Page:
Remember, Jesus said, “…if you do not forgive others their sins, your Father will not forgive your sins.” (Matthew 6:15) and “…in the same way you judge others, you will be judged, and with the measure you use, it will be measured to you.” (Matthew 7:2)

Jesus was very serious about how we treat each other. Our relationship with God doesn’t merely exist between us and Him. Making Jesus Christ our Lord and Saviour means asking God to change us from self-centred people who worship our stomach and idolize self into people who put God first and others second. “We love because he loved us.” (1 John 4:19)

Examples of How We Exploit Others

But, as I said, we all struggle with being self-centred. So much so that we don’t even know that our most regular, mundane activities have ripple effects that impact people both nearby and far off. I’ve been thinking about this for a while, and so I want to give you a quick rundown of the kinds of things I mean. (This may get a little weird, but I hope it helps you see my point.)

Remember how I just said that “we finish the milk, take the last cookie, buy our clothes, groceries and coffee, user our phone, eat at a restaurant, head to work, drive our cars, watch tv, visit our websites, and head off to bed without even the passing thought that every single one of those actions has repercussions on others”? Well, they all do.

Let’s start with the milk and cookies that we finished. Where did the milk come from? Who bought it? Was there more? It may just something as simple as drinking the last of the milk, but if we live in a home with other people, then even the smallest actions have ripple effects. The people around us are a gift from God and we are to treat them as such. Not only that, they are also our primary learning ground for how we interact with the world. Our home and family is where we learn how to show love, share, and deal with conflict. It’s also where we learn what happens when we are greedy, or self-centred. Parents and families have the responsibility to help each other grow into people who know that God is the boss, Jesus is Lord, and we don’t exist merely for ourselves.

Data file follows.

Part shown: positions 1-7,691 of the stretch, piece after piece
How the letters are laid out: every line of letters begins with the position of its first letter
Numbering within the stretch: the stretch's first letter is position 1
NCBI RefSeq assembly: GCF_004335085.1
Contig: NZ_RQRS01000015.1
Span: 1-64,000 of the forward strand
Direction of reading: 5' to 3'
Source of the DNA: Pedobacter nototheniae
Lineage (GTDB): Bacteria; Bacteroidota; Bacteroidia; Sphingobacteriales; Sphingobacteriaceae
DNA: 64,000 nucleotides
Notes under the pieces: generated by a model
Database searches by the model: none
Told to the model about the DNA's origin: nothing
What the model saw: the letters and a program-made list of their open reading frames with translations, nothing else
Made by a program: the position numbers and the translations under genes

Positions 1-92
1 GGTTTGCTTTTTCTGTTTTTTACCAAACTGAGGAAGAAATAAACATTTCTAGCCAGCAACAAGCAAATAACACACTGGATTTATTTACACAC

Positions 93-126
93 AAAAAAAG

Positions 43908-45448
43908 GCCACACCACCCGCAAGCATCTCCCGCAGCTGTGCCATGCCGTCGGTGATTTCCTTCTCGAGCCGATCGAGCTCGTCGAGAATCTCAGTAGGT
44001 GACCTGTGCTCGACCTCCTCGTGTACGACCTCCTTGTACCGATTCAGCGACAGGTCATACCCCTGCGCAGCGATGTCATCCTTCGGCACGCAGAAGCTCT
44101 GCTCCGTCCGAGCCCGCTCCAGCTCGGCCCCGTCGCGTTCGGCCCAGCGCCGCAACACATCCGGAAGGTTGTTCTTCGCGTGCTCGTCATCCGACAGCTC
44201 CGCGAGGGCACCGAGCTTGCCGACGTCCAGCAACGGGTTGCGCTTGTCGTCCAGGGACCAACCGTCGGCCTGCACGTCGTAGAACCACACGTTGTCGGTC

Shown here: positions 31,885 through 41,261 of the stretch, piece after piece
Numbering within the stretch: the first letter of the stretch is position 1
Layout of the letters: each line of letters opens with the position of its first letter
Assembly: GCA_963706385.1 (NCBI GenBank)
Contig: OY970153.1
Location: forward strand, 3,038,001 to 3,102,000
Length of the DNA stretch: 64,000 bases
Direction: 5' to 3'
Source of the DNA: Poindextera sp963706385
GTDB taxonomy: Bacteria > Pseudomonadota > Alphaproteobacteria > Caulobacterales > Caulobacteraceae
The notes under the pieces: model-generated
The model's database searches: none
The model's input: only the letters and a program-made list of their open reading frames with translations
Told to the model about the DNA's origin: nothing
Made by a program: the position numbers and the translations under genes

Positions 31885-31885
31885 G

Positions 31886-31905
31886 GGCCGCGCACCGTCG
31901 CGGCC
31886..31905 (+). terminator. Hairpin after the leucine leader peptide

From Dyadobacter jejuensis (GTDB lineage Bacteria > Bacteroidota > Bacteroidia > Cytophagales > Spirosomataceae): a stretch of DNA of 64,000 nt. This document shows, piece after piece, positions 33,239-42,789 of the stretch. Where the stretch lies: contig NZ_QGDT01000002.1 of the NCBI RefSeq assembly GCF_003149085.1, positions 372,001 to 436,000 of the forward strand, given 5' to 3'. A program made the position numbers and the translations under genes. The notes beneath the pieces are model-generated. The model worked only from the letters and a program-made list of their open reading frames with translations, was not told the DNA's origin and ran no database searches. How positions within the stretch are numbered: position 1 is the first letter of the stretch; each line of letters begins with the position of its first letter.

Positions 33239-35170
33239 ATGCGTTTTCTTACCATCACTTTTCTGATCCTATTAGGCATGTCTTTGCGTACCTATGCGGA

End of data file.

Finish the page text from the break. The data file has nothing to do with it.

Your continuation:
Next, in our little scenario, we put on our clothes, get in the car, buy some groceries, and grab a coffee. I want you to consider the effects that those actions have on others. Where did bananas, chocolate, tuna and shrimp you bought come from? It’s not only possible, but likely, that they were picked by child or slave laborers. Did you know most of our cell phones, the rubber in our tires, the diamond on our finger, and the clothes on our back can be tied directly to slavery and human rights abuses? Some of the people that picked the fruit on our counters, cotton in our clothes, and cocoa for our Valentine chocolates, and the beans for our morning coffee were stolen from their families, sold as slaves and are never paid. Others who made our electronics were kept in prison-like conditions and worked so hard that some companies have taken to installing nets in high places to curb the rampant suicides among their workers.